When the rear window assembly is in its closed position, this seal member forms a weatherable seal separating the interior of the vehicle from the external environment. Unfortunately, conventional rear window slider assemblies may encounter the occurrence of a “wobble” condition. This “wobble” condition occurs due to the clearance that is necessary between the outer diameter of the spring pin located in the sash of the movable window panel and the inner diameter of the hole created in the frame structure for the rear window assembly in order to maintain the window assembly in a closed position. The occurrence of this “wobble” condition reduces the effectiveness of the weatherable seal created when the window is closed. Furthermore, when the movable window panel is in a closed position, the seal member may not be adequately compressed to provide an effective weatherable seal. Insufficient compression of the seal member may also lead to undesirable “buzz, squeak, and rattle” (“BSR”) conditions.

There is a desire in the industry to reduce the occurrence of any “wobble” and to enhance the sealing between the fixed and movable window panels.

SUMMARY OF INVENTION

One form of the present specification is to provide a rear window assembly for a vehicle having a window frame, at least one fixed window panel whose perimeter edge defines a portion of an opening, a movable window panel capable of opening or closing the opening and that is allowed to slidably move past the surface of the fixed window panel, a seal member present on the perimeter surface of at least one of the window panels, and a closure track integrally formed in at least one edge of the window frame. The closure track may force the movable window panel and the fixed window panel closer together, thereby, placing the seal member under compression.

The movable window panel may include both a substantially transparent region and a border region or sash. Both of these regions may be formed from glass or a thermoplastic material and may be made of the same or different material. The border region may be relatively opaque in comparison to the transparent region.

In another form of the present specification, the closure track of the window assembly has an origination point that makes a predetermined angle (δ) between the linear path of the movable window panel and the end point of the closure track. This predetermined angle (δ) may assist in forcing the movable window panel closer to a fixed window panel when the window opening is closed. The predetermined angle (δ) may range from 0 degrees to about 90 degrees.

The closure track may also have an indentation or hole. The indentation may have an inclined wall that can increase the depth of the indentation starting from its origination point in the closure track to its end point at the end of the closure track. This inclined wall may further make an angle (φ2) with the closure track, thereby establishing a ramp. This angle (φ2) may be greater than about ninety degrees. The closure track may be integrally formed from a thermoplastic material using injection molding, thermoforming, or an extrusion process.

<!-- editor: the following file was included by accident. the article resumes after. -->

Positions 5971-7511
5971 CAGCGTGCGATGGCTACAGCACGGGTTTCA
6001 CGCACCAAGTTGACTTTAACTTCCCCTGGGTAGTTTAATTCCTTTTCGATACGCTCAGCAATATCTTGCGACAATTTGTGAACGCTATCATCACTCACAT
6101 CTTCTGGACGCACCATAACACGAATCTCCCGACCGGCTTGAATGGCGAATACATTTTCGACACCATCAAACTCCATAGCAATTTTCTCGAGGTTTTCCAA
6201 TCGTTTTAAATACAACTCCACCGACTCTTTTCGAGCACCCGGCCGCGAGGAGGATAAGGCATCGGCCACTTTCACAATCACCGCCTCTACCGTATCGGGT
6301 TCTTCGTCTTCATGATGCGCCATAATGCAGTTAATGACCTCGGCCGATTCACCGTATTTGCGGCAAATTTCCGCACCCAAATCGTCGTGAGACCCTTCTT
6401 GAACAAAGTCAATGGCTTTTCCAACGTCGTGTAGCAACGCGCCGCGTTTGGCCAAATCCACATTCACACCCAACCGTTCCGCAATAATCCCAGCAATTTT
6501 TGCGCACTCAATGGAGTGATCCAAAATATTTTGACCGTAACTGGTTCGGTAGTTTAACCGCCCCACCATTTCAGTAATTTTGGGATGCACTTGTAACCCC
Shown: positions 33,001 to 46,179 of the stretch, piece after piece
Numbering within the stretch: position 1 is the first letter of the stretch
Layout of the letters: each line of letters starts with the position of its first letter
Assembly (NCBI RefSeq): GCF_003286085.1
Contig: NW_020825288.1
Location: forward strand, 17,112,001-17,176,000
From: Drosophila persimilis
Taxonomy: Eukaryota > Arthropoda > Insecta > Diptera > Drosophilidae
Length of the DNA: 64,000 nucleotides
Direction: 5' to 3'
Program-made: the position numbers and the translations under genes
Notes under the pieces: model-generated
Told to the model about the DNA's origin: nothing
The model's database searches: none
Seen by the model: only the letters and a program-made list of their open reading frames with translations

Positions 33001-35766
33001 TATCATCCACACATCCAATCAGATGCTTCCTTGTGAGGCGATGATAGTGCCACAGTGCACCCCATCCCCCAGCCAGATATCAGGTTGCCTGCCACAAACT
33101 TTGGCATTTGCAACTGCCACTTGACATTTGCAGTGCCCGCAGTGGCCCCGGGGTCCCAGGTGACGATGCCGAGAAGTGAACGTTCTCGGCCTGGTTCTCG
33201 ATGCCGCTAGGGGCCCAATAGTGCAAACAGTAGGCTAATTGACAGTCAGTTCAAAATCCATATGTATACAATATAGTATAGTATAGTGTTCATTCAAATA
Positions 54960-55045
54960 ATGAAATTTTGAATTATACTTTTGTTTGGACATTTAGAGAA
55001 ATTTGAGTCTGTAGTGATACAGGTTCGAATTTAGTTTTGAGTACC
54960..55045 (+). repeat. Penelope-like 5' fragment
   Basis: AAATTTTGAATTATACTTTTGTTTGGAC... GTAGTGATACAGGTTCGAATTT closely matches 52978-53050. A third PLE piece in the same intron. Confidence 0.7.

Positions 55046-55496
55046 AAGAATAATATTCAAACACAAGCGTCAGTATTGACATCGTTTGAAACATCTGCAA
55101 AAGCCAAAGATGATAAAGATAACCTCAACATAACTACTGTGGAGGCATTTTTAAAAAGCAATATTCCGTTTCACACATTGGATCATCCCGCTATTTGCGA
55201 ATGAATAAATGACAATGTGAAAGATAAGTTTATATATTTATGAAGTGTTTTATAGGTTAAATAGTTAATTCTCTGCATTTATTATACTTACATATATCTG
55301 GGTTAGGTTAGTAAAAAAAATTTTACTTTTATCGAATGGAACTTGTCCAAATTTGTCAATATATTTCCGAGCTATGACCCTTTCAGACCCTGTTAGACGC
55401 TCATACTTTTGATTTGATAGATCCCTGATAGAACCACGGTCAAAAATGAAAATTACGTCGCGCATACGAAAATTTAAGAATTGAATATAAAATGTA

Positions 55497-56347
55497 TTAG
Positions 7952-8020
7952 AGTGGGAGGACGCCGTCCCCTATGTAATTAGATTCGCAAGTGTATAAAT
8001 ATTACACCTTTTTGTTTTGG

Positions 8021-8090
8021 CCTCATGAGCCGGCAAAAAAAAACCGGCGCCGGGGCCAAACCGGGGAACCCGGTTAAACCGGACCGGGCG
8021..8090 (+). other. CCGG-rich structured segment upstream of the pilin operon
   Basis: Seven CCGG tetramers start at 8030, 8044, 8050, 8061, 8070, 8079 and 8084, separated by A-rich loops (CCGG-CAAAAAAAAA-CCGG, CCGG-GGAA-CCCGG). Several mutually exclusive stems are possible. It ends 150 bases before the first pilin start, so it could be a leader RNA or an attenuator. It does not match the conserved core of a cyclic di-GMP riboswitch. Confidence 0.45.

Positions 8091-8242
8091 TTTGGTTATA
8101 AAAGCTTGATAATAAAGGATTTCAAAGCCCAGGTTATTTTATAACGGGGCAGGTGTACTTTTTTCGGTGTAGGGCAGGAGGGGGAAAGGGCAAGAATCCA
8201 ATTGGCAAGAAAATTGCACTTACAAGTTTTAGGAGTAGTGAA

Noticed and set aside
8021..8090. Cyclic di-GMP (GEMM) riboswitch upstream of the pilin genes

The movable window panel may include at least one closure pin and one coil spring. This spring loaded pin may intersect with the inclined wall or ramp in the closure track to actively force the movable window panel toward its closed position and against a fixed window panel, thereby, compressing the seal member to form a weatherable seal. The closure pin may be pushed by the coil spring to span the full depth of the closure track. The closure pin can be located in the border region on either the left or right side of the movable window panel. The placement of the pin in this location allows the length of the closure pin to be greater than about the width of the border region located above or below the transparent region.

Further areas of applicability will become apparent from the description provided herein. It should be understood that the description and specific examples are intended for purposes of illustration only and are not intended to limit the scope of the present specification.

BRIEF DESCRIPTION OF THE DRAWINGS

The drawings described herein are for illustration purposes only and are not intended to limit the scope of the present specification in any way.

FIG. 1 is a perspective view of a rear window slider assembly for a pick-up truck according to one embodiment of the present specification.

FIG. 2 is a perspective schematic of the sliding portion of a rear window slider assembly according to one embodiment of the present specification illustrating the closure mechanism incorporated into the slider assembly in a closed position.

FIG. 3 is a cross-sectional schematic taken in the plane of the window panels that illustrates a conventional closure mechanism for a rear window slider assembly in a closed position.

FIG. 4A is a cross-sectional schematic taken in the plane of the window panels that illustrates a closure mechanism for a rear window slider assembly according to one embodiment of the present specification in a closed position.

FIG. 4B is an orthographic top-down projection of the closure mechanism described in FIG. 4A.

FIG. 4C is an orthographic top-down projection of the closure mechanism according to another embodiment of the present specification.

DETAILED DESCRIPTION OF INVENTION

The following description is merely exemplary in nature and is in no way intended to limit the present disclosure or its application or uses. It should be understood that throughout the description and drawings, corresponding reference numerals indicate like or corresponding parts and features.